WASHINGTON (AP) # One of the most damaging espionage cases in U.S. history was more the result of poor oversight by the FBI than master spying by Robert Hanssen, said a Justice Department report released Thursday.
The FBI’s deficiencies, including an almost blind trust in its own agents, enabled Hanssen to spy for the Soviet Union and Russia for more than two decades, according to the investigation by inspector general Glenn A. Fine.
The report concluded that Hanssen, a top FBI counterespionage official, received little supervision and the bureau had few checks in place that would deter him from spying or track the secret documents he was taking. The FBI also was reluctant to consider one of its own as a spy, even as agents investigated the source of Soviet assets and operations that were being compromised by a mole in the U.S. government.
“While Hanssen escaped detection for more than 20 years, we found that this was not because he was a master spy or because of any expert knowledge of espionage tradecraft,” Fine said. “We found that significant deficiencies in the FBI’s internal security program played a major role” in the case.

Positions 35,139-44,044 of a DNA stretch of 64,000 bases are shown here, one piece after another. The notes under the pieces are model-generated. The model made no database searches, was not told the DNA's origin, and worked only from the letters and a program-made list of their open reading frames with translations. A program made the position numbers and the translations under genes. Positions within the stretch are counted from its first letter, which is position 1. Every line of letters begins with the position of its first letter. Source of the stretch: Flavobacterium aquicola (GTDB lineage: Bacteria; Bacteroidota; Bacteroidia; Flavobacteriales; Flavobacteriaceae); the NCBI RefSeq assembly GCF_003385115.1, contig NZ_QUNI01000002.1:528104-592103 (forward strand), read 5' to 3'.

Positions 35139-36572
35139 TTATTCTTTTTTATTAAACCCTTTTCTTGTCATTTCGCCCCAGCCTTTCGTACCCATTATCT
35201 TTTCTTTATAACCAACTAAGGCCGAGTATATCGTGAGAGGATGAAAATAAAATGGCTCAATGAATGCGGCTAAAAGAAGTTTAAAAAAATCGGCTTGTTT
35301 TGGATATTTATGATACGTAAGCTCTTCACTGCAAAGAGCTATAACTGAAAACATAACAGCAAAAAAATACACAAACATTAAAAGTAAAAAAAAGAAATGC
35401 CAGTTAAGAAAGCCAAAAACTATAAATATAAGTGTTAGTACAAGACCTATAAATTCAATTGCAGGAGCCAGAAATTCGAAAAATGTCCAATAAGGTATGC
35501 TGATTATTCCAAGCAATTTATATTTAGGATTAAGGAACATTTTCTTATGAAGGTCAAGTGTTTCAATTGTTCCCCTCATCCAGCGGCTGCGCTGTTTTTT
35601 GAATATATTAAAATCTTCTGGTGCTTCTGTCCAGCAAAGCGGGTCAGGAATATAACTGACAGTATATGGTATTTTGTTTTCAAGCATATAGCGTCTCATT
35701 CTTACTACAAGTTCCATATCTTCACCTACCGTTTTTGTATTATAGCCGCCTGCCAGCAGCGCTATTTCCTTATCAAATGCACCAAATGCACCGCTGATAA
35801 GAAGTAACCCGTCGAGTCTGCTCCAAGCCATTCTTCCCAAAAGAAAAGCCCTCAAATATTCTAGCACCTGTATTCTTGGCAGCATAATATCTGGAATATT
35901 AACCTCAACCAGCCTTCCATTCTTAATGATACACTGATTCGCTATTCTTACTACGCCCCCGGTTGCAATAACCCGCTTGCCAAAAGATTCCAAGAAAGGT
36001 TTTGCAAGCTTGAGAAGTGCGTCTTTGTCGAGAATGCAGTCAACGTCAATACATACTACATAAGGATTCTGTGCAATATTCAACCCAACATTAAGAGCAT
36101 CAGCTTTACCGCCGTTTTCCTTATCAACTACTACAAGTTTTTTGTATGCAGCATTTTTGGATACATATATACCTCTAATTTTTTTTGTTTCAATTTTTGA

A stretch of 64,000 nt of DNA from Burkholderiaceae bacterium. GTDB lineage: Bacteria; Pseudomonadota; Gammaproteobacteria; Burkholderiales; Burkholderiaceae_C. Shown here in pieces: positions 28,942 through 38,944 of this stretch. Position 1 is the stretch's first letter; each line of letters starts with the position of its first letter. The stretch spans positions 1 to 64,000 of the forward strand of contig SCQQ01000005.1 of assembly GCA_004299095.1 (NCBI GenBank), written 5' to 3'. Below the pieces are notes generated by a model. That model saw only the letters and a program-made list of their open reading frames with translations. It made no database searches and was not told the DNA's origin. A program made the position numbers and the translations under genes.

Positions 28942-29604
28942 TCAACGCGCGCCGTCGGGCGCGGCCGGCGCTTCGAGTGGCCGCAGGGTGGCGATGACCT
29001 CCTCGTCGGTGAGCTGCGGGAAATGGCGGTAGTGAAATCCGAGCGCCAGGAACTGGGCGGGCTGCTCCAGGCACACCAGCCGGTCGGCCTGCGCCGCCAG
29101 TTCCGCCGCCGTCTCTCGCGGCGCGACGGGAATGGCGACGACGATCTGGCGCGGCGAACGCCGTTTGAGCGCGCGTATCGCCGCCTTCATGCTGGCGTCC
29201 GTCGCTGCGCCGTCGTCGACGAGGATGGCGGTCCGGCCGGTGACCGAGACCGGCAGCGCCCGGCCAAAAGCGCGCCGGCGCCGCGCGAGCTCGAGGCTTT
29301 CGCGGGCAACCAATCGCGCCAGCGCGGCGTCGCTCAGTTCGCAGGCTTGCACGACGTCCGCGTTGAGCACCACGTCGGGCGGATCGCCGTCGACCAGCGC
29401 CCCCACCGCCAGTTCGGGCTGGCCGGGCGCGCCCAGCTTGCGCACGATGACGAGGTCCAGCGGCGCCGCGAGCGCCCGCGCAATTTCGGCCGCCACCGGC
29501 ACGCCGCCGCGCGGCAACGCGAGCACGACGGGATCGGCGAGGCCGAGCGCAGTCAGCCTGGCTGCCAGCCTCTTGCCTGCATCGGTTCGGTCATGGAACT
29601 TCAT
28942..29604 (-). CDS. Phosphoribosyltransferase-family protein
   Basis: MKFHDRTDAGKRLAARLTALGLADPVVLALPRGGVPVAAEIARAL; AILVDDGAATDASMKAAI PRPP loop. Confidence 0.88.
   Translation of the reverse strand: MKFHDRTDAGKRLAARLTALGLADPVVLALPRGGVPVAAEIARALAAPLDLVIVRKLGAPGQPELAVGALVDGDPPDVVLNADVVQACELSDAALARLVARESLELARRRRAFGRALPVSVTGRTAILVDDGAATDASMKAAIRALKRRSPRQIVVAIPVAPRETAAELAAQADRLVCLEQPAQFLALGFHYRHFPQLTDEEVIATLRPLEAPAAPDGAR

The report says that Hanssen had strong technical abilities but “was a mediocre agent” with weak managerial skills.
Hanssen, who spied between 1979 and 2001, was sentenced in May 2002 to life in prison after pleading guilty. Hanssen’s actions led to the deaths of at least three U.S. spies overseas.
During his 25-year FBI career, Hanssen never took a polygraph test and underwent only one financial background investigation. During his career as a spy, Moscow paid him with two Rolex watches, $600,000 in cash and diamonds, and promised $800,000 more.
The complete inspector general’s report runs some 674 pages, but it is classified top secret. A less sensitive but still classified 383-page version also was completed, with only a 31-page summary released Thursday to the public.
The report makes 21 recommendations for the FBI, including greater emphasis on detecting moles within the U.S. government, creating a central computer repository for analysis of information about FBI employees with access to sensitive information and implementing an annual financial disclosure program.
In a point-by-point response Thursday, the FBI detailed the steps it has or will take to improve its oversight of counterintelligence agents, such as creation of a centralized security program, more random polygraph tests, more extensive background investigations and a financial disclosure program.
“Today, there is a nationally directed program for counterintelligence, centralized at FBI headquarters, to ensure accountability, control and leadership, and to allow the FBI to be more proactive in protecting critical national assets,” FBI Director Robert Mueller said in a statement.